However, as a person who writes about the extraordinary violence of Jim Crow and the violence in the wake of rebellions -- as well as the southern academy's and judiciary's deep adherence to proslavery ideas -- I am skeptical of just how much autonomy free people had in the southern legal system and what content there was to the rule of law for free people. (Martha Jones' forthcoming book on the legal status of free people in Maryland is going to be focus more on the law than either Ely or von Daacke and, judging from the pieces I've seen and her other work, looks more deeply at the limitations the legal system imposed on free people than another of the other recent works, so I am classifying her as different from the recent works I cited in the paragraph above.) Thus, I want to use Cornelius Sinclair's suit as an opening into talking about southern law in those years before the south headed into the worst depths of proslavery ideas and action. We should be quite limited in drawing inferences from an n of one -- although a lot of legal history gets written these days from a single lawsuit -- but let me try out a little bit of my explanation of what was happening here.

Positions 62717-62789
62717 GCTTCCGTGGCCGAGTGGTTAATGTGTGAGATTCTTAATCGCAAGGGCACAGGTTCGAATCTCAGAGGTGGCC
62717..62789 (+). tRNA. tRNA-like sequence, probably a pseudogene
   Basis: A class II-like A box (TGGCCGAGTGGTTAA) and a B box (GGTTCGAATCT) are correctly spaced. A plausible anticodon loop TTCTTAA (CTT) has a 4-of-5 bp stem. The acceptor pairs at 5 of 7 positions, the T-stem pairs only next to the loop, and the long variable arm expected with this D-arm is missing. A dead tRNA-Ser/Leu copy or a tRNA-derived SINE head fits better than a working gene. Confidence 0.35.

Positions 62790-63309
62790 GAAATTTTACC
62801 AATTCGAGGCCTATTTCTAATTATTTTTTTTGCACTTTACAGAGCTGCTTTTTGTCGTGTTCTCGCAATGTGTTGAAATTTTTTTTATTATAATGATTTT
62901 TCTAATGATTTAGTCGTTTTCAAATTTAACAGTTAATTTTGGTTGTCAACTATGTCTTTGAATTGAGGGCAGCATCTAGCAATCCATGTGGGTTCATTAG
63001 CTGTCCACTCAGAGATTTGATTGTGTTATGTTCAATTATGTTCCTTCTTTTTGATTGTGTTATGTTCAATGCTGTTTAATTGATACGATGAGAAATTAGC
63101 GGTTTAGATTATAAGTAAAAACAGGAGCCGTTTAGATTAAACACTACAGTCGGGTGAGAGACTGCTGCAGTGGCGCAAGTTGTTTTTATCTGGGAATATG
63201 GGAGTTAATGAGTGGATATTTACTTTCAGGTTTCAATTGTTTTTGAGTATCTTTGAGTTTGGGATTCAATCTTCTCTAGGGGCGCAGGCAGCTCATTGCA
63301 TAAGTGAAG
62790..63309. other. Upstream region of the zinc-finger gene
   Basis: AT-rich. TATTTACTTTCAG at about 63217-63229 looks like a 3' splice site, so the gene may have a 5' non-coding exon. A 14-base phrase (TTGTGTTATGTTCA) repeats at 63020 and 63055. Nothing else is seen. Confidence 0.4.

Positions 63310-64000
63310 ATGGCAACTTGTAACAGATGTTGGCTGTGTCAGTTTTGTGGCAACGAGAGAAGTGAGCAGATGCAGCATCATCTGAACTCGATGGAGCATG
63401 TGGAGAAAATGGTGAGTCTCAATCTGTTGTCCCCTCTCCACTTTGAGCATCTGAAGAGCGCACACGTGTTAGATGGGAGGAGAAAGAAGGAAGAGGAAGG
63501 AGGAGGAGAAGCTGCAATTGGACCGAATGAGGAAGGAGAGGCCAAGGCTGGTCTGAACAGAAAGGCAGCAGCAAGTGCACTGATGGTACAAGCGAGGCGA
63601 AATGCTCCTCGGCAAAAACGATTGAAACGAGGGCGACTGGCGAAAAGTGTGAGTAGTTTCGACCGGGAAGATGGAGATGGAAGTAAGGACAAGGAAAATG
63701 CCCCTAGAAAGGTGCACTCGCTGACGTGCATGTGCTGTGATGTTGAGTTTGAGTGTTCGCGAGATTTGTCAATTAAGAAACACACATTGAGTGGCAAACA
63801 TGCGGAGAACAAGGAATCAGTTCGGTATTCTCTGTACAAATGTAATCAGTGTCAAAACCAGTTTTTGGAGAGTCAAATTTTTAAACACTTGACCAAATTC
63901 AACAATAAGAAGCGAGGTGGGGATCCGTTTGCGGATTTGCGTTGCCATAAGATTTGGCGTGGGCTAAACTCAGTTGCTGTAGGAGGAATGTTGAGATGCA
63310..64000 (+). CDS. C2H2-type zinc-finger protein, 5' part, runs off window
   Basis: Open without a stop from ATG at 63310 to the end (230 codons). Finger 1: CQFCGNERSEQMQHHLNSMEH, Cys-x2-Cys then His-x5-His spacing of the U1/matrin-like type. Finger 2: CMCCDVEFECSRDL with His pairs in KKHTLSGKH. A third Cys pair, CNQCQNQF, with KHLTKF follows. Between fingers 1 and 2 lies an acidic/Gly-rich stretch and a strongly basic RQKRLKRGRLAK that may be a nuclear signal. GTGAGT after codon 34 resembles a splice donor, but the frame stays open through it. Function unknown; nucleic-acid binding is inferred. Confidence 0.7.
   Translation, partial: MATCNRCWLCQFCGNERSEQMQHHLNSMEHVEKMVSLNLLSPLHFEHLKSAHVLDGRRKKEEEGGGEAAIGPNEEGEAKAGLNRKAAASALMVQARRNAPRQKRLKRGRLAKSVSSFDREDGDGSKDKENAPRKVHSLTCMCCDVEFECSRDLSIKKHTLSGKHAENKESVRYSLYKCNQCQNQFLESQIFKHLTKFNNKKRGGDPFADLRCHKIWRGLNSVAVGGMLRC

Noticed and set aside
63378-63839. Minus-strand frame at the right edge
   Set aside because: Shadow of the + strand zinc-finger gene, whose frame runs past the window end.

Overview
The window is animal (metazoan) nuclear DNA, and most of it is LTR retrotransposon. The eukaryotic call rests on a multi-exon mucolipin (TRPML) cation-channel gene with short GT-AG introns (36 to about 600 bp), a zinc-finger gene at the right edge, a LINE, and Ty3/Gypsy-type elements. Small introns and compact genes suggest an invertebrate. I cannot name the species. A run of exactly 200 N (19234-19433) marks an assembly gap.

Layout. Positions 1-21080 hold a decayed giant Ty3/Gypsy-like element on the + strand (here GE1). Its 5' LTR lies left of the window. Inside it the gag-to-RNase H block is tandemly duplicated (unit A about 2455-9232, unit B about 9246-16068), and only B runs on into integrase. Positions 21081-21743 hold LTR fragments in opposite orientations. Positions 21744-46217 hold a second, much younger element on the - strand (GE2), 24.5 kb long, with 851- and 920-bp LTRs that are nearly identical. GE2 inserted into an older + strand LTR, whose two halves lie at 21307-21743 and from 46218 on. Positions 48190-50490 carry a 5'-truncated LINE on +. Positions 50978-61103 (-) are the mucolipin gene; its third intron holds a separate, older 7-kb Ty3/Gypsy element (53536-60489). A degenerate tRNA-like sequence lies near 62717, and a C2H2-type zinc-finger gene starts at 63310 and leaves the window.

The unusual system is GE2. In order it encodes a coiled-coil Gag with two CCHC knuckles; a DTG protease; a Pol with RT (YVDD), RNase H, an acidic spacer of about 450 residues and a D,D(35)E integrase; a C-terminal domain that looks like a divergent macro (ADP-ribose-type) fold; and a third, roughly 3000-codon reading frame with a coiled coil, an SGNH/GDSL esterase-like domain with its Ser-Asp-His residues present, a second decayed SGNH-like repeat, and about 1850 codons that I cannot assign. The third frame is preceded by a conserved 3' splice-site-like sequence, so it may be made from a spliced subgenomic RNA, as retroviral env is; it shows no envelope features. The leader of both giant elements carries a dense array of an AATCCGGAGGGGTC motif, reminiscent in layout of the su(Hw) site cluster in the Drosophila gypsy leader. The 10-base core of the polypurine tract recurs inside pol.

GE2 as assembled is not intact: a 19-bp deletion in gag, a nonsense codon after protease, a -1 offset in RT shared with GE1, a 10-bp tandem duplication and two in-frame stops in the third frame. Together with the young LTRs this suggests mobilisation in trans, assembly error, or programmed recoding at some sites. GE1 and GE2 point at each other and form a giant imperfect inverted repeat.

A couple of lines of thought converge in the efforts to free Sinclair -- looking at this from the southern perspective, there's just antislavery sentiments at least from Reverend Joshua Boucher (and probably from Reverend Robert Kennon and maybe the parishioner who puts up a bond to help free Sinclair); then there's the Whigish sentiments that sought to subordinate everyone to the rule of law -- and that might in some instances benefit African American individuals. North Carolina Supreme Court Justice William Gaston is a great example of such sentiments -- and perhaps Justice John Gayle was as well, at least before he became governor and sought to take even more land from Native Americans than did President Andrew Jackson. Then there was a wide-spread abhorence in antebellum though to crime and disorder. (Laura Edwards speaks about this as the principle of the "peace.") I think that explains a lot of the anti-kidnapping sentiment -- it did not need to be so much about sentiments favoring enslaved people as sentiments abhoring the chaos that ensued when property rights were not respected. Even in Twelve Years a Slave Solomon Northup wrote about a judge in his parish who disdained kidnapping. I think that desire -- I'm tempted to say need -- for order explains well the trials in the wake of the Nat Turner rebellion. There's also a huge amount of writing (and speaking) by judges and lawyers in this era about the need for order, and of course this fits with the political theory of the slave-owning south, which emphasized that liberty was promoted by the restraint of slaves (and this applied to criminals as well). I think the success of Sinclair's suit owes a lot to the Tuscaloosa community's concern for disorder. Now a couple of decades later the concern over calling into question owners' property rights would likely lead to another result. And I think that's what Kennington and I'm guessing Lea VanderVelde, too, see in the declining success of freedom suits in St. Louis.